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The princess looked down from her bower high,
The youth ceased his blowing, his horn he laid by.
Why are you so quiet? Now more shall you blow,
It lifts all my thoughts, that would far away go,
Now, when sets the sun."

The princess looked down from her bower high,
The youth blew again, as he lingered thereby.
Then weeping, she whispered: "O God, let me know
The name of this sorrow that burdens me so! —
Now has set the sun."

FROM MONTE PINCIO

Evening is coming, the sun waxes red,
Radiant colors from heaven are beaming
Life's lustrous longings in infinite streaming; —
Glory in death o'er the mountains is spread.
Cupolas burn, but the fog in far masses
Over the bluish-black fields softly passes,
Rolling as whilom oblivion pale;
Hid is yon valley 'neath thousand years' veil.

Evening so red and warm

Glows as the people swarm,

Notes of the cornet flare,

Flowers and brown eyes fair. Great men of old stand in marble erected, Waiting, scarce known and neglected.

Vespers are ringing, through roseate air
Nebulous floating of tone-sacrifices,
Twilight in churches now broadens and rises,
Incense and word fill the evening with prayer.
Over the Sabines the flame-belt is knotted,
Shepherds' lights through the Campagna are dotted,
Rome with her lamps dimly breaks on the sight,—
Shadowy legend from history's night.

But to the evening's spell

Dances the Saltarell';—

Fireworks flash and play,

Mora and laughter gay;—
Colors and tones in all thoughts are enthroning
Harmony's gracious condoning.

Lost has the light in its soundless affray,
Heaven its vaulting of dark-blue is framing,
Where from infinity deep stars are flaming,
Earth's masses sink into vapor away.
Fleeing the darkness, the eyes seek the city,
Meet with its torches a corpse borne in pity;
These seek the night, but a flag is each light,
Waving the hope of eternity bright.

Gaily to dance and wine

Mandolins give the sign.

Monkish song, noise of streets,

Drowned by a drum's stern beats;— Through all the dreaming life's arteries flowing, Glimpses of daylight are going.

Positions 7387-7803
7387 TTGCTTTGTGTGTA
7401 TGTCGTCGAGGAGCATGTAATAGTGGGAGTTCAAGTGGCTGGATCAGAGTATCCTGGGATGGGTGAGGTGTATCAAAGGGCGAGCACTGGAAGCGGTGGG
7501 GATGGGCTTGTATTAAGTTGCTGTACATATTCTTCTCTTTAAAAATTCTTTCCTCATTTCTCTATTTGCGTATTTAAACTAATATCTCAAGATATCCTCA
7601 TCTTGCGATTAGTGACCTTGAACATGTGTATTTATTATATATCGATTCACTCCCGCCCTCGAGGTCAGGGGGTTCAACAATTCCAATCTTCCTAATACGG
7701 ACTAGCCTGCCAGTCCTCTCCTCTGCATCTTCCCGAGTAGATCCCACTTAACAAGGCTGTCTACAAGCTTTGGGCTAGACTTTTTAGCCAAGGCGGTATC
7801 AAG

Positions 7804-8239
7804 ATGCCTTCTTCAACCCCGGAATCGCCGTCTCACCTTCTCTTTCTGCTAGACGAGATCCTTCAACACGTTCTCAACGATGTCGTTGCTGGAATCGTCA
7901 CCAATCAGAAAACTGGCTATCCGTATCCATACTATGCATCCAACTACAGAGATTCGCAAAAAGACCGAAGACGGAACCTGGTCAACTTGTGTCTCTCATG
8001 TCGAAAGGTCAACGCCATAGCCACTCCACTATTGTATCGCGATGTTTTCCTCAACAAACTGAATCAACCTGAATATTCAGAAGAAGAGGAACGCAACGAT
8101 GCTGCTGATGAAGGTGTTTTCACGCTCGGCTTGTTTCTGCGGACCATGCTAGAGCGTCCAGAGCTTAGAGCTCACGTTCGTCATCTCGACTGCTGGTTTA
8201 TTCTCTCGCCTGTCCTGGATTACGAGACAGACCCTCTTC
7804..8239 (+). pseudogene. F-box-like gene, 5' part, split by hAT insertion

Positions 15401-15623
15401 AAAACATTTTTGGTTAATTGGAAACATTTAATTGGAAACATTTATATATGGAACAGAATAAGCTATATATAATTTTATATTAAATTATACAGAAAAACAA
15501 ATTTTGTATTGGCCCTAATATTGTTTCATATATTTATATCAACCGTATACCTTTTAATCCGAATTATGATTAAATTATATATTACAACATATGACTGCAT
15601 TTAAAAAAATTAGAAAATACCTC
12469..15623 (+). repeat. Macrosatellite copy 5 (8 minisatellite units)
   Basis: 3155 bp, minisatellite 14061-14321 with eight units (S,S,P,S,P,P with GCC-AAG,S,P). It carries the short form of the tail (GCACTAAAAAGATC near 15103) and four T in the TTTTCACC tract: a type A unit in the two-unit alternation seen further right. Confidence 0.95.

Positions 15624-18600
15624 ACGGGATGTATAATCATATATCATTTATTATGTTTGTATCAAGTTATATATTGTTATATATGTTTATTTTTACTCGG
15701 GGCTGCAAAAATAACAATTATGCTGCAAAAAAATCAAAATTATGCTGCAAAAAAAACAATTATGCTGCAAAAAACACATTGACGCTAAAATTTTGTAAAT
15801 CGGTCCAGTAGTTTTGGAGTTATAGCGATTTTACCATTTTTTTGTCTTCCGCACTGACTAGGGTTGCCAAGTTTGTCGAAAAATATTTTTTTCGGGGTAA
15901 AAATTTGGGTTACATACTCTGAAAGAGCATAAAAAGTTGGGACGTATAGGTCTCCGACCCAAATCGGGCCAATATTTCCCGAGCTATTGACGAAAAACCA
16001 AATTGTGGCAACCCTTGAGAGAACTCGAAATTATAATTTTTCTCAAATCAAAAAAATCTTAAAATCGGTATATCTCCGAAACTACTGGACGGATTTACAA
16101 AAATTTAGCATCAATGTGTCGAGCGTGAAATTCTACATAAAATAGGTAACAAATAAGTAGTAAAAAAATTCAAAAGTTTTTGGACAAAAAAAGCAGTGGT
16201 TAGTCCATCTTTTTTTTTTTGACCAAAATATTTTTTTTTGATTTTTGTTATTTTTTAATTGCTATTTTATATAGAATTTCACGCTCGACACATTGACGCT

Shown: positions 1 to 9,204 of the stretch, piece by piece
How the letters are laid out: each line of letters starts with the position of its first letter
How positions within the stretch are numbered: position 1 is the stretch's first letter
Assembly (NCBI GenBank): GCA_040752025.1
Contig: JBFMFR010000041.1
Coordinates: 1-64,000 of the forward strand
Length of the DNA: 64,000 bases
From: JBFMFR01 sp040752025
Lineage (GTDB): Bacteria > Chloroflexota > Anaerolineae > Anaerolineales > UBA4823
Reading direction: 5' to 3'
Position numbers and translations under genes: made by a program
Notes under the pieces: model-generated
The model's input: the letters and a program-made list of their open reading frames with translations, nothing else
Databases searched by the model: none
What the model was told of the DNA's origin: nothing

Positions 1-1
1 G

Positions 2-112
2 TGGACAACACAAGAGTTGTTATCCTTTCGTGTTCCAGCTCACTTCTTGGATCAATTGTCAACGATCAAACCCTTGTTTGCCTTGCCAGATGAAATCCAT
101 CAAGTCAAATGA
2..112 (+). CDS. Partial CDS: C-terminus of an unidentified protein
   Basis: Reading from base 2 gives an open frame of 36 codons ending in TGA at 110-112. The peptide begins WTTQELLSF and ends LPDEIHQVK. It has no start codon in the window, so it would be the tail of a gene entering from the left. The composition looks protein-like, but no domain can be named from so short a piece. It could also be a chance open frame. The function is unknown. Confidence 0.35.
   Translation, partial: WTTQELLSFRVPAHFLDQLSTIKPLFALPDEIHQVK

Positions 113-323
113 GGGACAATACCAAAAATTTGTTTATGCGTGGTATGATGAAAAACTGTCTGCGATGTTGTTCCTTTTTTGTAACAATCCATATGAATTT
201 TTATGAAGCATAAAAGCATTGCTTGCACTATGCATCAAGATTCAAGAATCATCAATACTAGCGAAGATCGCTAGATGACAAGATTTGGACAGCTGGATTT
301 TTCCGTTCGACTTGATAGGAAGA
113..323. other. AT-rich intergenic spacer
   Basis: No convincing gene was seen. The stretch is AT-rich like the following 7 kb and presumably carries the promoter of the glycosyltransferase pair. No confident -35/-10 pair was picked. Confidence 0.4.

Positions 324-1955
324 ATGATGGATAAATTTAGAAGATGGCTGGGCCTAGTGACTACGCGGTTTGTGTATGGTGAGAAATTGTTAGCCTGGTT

Silence o'er all, and the darker blue sky
Watches serenely expectant, 'mid cheering
Dreams of the past and the future that's nearing: —
Fluctuant gleams in the gray that is nigh.
But they will gather, and Rome be resurgent,
Day-dawn from Italy's midnight emergent:
Cannon shall sound and the bells ring the new,
Mem'ries illumine the future's bright blue! —

Greeting a bridal pair

Charming in hope so rare,

Voices bring soft salute,

Music of harp and flute.
Mightier yearnings sweet sleep is beguiling;—
Lesser dare waken to smiling.

IF ONLY YOU KNEW IT

I Dare never speak up to you,
For you to look down would not do,
But always you are there each day,
And always I wander this way.
Our thoughts go by stealth to make search and renew it,
But neither dares question nor give answer due it;
If only you knew it!

When constantly I could be found,
You often in pride on me frowned;
But now that I rarely appear,
I see that you wait for me here!

Two eyes, oh, two eyes made a snare and then drew it,
And who would escape must beware, and eschew it!
If only you knew it!

Yes, if you but guessed, this might be
A poem for you made by me,
Whose billowy lines just now fly
Up where you stand graceful and high!
But look you, this knowledge, to no purpose grew it,
I farther will go, Heaven guard, lest we rue it,—
If only you knew it!

THE ANGELS OF SLEEP

Asleep the child fell

When night cast its spell;

The angels came near

With laughter and cheer. Her watch at its waking the mother was keeping: "How sweet, my dear child, was your smile now while sleeping!"

To God mother went,

From home it was rent;

Asleep the child fell

'Neath tears' troublous spell. But soon it heard laughter and mother-words tender; The angels brought dreams full of childhood's rare splendor.

It grew with the years,

Till gone were the tears;

Asleep the child fell,

While thoughts cast their spell. But faithful the angels their vigils were keeping, The thoughts took and whispered: "Have peace now, while sleeping!"

THE MAIDEN ON THE SHORE

She wandered so young on the shore around,
Her thoughts were by naught on earth now bound.
Soon came there a painter, his art he plied

Above the tide,

In shadow wide,—
He painted the shore and herself beside.

More slowly she wandered near him around,
Her thoughts by a single thing were bound.
And this was his picture wherein he drew

Herself so true,

Herself so true,
Reflected in ocean with heaven's blue.

All driven and drawn far and wide around
Her thoughts now by everything were bound.
Far over the ocean,—and yet most dear

The shore right here,

The man so near,—
Did ever the sunshine so bright appear!

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